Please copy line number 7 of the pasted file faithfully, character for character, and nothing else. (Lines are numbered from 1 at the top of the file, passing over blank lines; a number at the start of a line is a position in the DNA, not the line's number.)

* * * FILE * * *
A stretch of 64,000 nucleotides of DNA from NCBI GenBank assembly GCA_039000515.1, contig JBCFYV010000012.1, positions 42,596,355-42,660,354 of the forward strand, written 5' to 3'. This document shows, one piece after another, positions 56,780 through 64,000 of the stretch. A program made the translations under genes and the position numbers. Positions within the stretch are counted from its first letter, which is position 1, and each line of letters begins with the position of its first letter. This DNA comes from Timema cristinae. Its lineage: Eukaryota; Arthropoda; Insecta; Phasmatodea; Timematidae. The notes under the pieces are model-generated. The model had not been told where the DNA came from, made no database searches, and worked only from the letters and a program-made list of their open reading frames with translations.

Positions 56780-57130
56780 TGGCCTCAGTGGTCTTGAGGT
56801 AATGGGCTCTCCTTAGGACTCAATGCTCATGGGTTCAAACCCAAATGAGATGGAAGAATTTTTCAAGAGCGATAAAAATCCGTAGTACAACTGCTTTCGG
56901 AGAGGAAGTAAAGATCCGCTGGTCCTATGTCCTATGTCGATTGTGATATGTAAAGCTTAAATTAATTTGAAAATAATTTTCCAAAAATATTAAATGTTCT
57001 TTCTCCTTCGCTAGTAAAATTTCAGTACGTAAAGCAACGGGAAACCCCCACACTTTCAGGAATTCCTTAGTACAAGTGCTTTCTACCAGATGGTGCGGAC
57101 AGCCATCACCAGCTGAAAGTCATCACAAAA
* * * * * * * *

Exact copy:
57101 AGCCATCACCAGCTGAAAGTCATCACAAAA